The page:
The Shrewd Manager

Jesus used parables to illustrate the principles of the Kingdom of God. I was asked a few days ago why Jesus would not have been critical of the shrewd steward in the parable recorded in Luke 16:1-13. That's a good question.

By way of background, Jesus directed this parable to His disciples (v1) but there were 'lawyers and Pharisees' present because He was in the house of one of the 'rulers of the Pharisees to eat bread  on the Sabbath' (Luke 14:1). The house was probably one of the larger structures, built around a colonnaded courtyard with a large reception room and dining area to accommodate large gatherings. Jesus had probably taught in the local synagogue and had been invited to a meal by the high-ranking Pharisee.

At the meal Jesus healed a man of dropsy (edema) and made a point about the Law. He spoke about true hospitality (the parable of the lowly place, 14:1-11), responding to the invitation to follow Him (the parable of the great supper, 14:12-14), counting the cost of becoming a disciple (the parable of the tower, 14:25-30; the parable of the king going to war, 14:31-32), God's concern for the lost (the parables of the lost sheep, lost silver coin and lost son, ch. 15), the imperative that disciples use their temporal wealth for eternal purposes (the parable of the shrewd steward, 16:1-13; the parable of the rich man and Lazarus, 16:19-31), and faith (the parable of the mustard seed and unprofitable servants, 17:5-10).

In the parable in question Jesus used the commonplace arrangement of a wealthy man employing a  manager to look after his affairs. It had been reported that the manager was either incompetent or dishonest. The wealthy man determined to dismiss his manager and directed him to prepare records of account for his time of stewardship. Knowing that he was ill-equipped for other work, the manager decided to set up his own welfare system by writing off some of what was owed by debtors. The two examples in the parable amounted to around 500 denarii (about one-and-a-half year's wages). When the manager said, 'Take your bill and write...' he meant literally 'Receive welcomingly your bill..'. Of course, the debtors would have received the bill welcomingly because they were to write a lesser amount than owed, undoubtedly believing that this was a generous act of the wealth man (a reasonably common practice at the time). The manager expected that he would be 'received welcomingly' by the debtors after his employment was terminated (see v 9).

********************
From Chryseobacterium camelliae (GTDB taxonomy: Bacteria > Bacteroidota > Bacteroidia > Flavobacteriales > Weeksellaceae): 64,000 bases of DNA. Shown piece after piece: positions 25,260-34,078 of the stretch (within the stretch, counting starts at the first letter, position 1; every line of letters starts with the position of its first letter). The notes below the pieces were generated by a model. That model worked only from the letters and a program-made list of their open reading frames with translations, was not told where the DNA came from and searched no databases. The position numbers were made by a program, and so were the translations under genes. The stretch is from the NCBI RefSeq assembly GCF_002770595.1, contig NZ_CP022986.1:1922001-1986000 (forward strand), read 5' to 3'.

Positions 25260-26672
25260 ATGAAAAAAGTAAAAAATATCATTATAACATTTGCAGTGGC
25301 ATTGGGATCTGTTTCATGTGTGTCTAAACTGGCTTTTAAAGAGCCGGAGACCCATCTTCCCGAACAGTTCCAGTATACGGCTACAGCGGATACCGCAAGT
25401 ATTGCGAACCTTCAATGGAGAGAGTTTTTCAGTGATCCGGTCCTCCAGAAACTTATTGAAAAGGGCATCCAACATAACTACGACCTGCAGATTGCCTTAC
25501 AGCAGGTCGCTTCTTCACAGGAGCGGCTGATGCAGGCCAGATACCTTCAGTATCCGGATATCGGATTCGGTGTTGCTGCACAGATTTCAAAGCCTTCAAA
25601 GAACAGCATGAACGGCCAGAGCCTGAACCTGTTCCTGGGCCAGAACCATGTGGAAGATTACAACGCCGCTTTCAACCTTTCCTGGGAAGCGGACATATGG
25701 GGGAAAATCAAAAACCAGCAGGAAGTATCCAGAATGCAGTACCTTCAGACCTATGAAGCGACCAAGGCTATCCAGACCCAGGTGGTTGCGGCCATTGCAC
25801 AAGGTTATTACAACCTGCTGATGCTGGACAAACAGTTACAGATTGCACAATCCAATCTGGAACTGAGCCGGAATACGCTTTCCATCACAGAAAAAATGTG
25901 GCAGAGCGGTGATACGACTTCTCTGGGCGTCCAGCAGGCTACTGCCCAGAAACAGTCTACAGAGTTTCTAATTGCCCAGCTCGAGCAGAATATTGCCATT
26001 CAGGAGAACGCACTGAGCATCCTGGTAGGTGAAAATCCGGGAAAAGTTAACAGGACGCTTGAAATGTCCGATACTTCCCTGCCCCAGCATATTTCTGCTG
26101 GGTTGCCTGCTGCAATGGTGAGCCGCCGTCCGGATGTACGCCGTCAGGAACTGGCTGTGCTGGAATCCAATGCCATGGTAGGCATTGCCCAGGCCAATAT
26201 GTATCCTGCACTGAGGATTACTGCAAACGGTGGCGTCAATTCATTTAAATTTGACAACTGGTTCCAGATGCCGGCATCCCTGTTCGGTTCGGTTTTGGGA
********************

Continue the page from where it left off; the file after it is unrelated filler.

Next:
In the parable the wealthy man commended the manager. Jesus used this to illustrate that disciples ought to use the wealth of the Father, of which they are managers or stewards, to win 'friends' in the Kingdom and to ensure that they will be 'received welcomingly' for eternity. He went on to say that disciples who could be trusted with little would be trusted with much with the warning that no disciple can serve two masters. 'You cannot serve God and mammon' (Luke 16:13).

The point of the parable was wisdom, not the ethical behaviour of the shrewd manager. It was his shrewdness, not his management that was the issue. Jesus said we should be shrewd in the way in which we use what God has entrusted to us. Our shrewdness is to be directed toward Kingdom purposes. It is doubtful that there is any other meaning of the parable than this.

Questions for discussion

1. Why might the Pharisees have been upset at the parable of the shrewd manager? (See Luke 16:14.)

2. Should the use of this parable by Jesus be interpreted as works-based faith?

3. What might be the 'true riches' mentioned by Jesus in v. 11?

Rod St HillComment